ASMR: What Is It and Does It Work for Improving Sleep, Mood? - Dr. Axe

Fact Checked

This Dr. Axe content is medically reviewed or fact checked to ensure factually accurate information.

With strict editorial sourcing guidelines, we only link to academic research institutions, reputable media sites and, when research is available, medically peer-reviewed studies. Note that the numbers in parentheses (1, 2, etc.) are clickable links to these studies.

The information in our articles is NOT intended to replace a one-on-one relationship with a qualified health care professional and is not intended as medical advice.

This article is based on scientific evidence, written by experts and fact checked by our trained editorial staff. Note that the numbers in parentheses (1, 2, etc.) are clickable links to medically peer-reviewed studies.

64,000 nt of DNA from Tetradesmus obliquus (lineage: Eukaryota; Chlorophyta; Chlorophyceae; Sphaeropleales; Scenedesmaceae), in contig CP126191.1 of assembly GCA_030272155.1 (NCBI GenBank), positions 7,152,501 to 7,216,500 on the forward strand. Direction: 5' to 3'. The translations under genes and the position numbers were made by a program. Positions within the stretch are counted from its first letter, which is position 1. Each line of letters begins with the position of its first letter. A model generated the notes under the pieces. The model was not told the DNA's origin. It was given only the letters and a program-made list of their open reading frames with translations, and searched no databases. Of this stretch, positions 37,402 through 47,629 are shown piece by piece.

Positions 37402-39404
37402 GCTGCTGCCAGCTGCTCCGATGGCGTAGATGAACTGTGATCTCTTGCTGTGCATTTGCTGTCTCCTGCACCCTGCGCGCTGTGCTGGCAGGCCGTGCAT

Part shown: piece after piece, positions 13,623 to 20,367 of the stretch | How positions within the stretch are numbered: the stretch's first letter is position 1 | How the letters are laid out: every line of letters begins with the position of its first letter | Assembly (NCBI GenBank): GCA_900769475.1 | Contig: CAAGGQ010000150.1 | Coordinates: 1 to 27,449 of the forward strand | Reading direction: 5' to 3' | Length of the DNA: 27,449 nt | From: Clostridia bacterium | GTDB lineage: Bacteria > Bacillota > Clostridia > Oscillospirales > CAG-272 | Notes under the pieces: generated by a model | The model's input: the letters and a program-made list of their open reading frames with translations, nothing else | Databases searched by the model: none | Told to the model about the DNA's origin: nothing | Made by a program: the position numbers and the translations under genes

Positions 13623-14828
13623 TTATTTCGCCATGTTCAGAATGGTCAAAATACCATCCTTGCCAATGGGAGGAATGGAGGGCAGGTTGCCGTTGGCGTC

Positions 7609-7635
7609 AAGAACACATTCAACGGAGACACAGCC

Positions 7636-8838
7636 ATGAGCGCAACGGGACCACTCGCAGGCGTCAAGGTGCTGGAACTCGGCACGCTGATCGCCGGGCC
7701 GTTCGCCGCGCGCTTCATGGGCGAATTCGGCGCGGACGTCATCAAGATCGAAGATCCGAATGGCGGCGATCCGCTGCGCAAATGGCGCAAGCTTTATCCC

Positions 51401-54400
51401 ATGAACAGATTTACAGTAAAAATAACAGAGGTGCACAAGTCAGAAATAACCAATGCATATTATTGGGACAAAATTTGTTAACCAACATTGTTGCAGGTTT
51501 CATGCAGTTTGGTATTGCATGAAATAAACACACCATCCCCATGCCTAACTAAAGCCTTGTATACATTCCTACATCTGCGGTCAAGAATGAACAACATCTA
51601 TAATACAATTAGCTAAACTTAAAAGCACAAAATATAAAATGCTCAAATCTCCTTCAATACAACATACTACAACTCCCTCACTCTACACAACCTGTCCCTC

Our team includes licensed nutritionists and dietitians, certified health education specialists, as well as certified strength and conditioning specialists, personal trainers and corrective exercise specialists. Our team aims to be not only thorough with its research, but also objective and unbiased.

The information in our articles is NOT intended to replace a one-on-one relationship with a qualified health care professional and is not intended as medical advice.

ASMR: What Is Autonomous Sensory Meridian Response & Does It Work?


ASMR - Dr. Axe

If you spend a decent amount of time on social media or platforms like Reddit, you may have across the unusual trend called ASMR, or “autonomous sensory meridian response.” What does ASMR seen on things like TikTok and YouTube mean?